So Much Unnecessary Care

With more than 27 years of full-time cardiology practice under my belt, I believe that most routine 3- and 6-month follow-ups don't improve longevity or well-being one whit.  Even 1-year follow-ups in stable, asymptomatic, and adequately assessed patients often do nothing more than line the coffers.  Additionally, cramming schedules with specialty and subspecialty well-patient visits leaves no room for nonemergency work-ins.

Routine specialty visits are especially unnecessary if the patients are regularly seeing a competent family physician. This may include the patient with previously "tough to manage" systemic arterial hypertension who now has excellent blood pressure control. I'll also include the patient with no angina a year after receiving a stent for single-vessel disease who is receiving optimal medical therapy and has good left ventricular function. Do these types of patient really need to see a cardiologist every 3, 6, or 12 months? Are we double-dipping the insurance company or Medicare when their family physician is also monitoring these conditions?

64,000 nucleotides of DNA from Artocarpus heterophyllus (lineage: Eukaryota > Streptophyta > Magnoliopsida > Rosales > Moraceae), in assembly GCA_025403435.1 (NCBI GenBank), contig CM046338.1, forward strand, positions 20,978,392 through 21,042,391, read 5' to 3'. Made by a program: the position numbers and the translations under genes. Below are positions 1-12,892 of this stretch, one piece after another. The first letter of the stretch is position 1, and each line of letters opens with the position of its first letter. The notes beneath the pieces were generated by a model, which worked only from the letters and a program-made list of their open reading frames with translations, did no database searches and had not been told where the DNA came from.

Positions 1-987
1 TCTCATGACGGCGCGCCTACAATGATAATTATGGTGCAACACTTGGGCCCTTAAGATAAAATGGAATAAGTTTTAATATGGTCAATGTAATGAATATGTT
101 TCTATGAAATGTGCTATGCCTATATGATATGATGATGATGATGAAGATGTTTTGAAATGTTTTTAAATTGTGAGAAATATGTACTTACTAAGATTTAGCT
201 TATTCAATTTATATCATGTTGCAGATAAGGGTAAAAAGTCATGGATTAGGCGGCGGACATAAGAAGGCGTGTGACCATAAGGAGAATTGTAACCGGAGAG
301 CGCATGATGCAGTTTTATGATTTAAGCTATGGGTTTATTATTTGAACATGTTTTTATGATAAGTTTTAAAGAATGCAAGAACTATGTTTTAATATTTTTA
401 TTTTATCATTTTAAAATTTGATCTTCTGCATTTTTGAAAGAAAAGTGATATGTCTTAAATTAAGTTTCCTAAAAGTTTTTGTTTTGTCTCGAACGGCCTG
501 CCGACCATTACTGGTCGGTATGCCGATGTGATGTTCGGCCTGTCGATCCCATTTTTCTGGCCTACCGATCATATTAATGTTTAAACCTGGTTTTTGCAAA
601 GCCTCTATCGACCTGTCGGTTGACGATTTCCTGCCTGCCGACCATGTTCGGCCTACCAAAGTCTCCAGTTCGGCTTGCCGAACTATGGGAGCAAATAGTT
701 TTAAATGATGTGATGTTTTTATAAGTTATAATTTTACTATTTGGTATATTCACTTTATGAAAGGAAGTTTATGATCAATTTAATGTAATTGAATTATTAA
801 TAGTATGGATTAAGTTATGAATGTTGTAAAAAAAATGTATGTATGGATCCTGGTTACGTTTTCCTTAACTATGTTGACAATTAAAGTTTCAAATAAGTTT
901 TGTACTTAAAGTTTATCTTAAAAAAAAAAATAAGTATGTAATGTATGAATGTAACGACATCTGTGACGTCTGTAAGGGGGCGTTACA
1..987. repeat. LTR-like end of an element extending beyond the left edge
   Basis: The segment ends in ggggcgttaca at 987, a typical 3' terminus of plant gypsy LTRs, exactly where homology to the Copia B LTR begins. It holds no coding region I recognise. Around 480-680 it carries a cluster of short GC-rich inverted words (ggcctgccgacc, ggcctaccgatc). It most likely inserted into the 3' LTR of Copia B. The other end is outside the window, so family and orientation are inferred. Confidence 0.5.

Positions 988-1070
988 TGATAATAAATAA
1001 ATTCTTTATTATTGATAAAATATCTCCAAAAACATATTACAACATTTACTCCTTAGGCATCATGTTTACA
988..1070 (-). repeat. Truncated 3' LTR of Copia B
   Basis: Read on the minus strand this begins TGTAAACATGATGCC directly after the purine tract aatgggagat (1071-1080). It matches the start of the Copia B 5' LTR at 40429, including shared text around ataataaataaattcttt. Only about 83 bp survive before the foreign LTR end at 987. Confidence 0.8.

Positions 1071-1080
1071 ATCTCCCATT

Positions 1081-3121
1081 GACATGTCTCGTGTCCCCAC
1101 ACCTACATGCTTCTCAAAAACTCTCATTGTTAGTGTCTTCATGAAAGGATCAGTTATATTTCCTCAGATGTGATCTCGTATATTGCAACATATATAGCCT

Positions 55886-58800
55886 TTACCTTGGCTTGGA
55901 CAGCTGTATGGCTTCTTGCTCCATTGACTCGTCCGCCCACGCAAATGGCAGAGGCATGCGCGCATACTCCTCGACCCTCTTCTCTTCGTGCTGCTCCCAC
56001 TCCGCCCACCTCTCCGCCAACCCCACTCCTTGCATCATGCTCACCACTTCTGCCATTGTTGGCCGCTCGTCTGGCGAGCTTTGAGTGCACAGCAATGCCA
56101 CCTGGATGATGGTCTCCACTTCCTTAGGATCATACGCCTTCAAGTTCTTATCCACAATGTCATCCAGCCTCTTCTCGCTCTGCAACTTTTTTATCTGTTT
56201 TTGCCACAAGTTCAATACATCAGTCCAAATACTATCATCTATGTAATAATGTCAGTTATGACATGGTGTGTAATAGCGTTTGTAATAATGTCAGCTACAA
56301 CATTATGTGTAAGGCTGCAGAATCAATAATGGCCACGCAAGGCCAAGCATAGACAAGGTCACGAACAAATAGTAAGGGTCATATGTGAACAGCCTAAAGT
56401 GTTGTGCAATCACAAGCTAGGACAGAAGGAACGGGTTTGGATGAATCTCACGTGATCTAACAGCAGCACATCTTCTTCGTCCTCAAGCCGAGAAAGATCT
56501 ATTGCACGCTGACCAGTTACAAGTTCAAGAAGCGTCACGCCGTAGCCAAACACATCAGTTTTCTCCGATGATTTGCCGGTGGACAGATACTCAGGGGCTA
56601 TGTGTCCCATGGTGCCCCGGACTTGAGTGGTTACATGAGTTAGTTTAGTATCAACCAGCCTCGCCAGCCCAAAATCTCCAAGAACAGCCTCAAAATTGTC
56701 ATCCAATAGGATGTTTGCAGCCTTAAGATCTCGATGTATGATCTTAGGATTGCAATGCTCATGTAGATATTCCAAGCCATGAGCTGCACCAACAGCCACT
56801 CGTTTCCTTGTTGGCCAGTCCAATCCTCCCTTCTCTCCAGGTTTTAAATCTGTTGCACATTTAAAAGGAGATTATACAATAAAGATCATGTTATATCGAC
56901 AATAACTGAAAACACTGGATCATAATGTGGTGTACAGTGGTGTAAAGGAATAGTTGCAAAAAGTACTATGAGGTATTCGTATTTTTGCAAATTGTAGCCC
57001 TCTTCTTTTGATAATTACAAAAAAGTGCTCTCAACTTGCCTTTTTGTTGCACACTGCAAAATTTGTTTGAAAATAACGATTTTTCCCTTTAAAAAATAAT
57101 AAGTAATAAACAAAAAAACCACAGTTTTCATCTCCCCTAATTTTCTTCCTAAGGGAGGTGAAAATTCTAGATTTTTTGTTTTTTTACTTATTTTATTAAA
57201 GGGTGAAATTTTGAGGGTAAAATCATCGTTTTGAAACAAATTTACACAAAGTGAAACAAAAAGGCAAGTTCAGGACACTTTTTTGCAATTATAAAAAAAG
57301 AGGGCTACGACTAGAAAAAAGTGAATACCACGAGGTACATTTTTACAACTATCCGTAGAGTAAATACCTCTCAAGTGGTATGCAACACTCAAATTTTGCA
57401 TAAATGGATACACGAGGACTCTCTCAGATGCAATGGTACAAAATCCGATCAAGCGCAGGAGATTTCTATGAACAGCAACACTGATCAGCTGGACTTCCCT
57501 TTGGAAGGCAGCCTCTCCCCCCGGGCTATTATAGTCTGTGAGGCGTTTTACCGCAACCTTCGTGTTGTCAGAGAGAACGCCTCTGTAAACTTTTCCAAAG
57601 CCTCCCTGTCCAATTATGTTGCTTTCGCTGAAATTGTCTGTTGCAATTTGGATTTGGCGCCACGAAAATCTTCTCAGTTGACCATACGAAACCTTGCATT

Overtreatment of patients happens in all specialties. One of the worst examples was a patient who bemoaned the "need to sit" in their family doctor's office every month waiting for a routine long-term prescription. "Are you sure you are going just for a prescription refill?" I asked. He produced the bottle. It was a thiazide diuretic. I was flabbergasted. Furthermore, this had been going on for years. Based on his long-standing trends of normal renal function and electrolyte levels, this patient could have easily been evaluated annually or whenever medically necessary.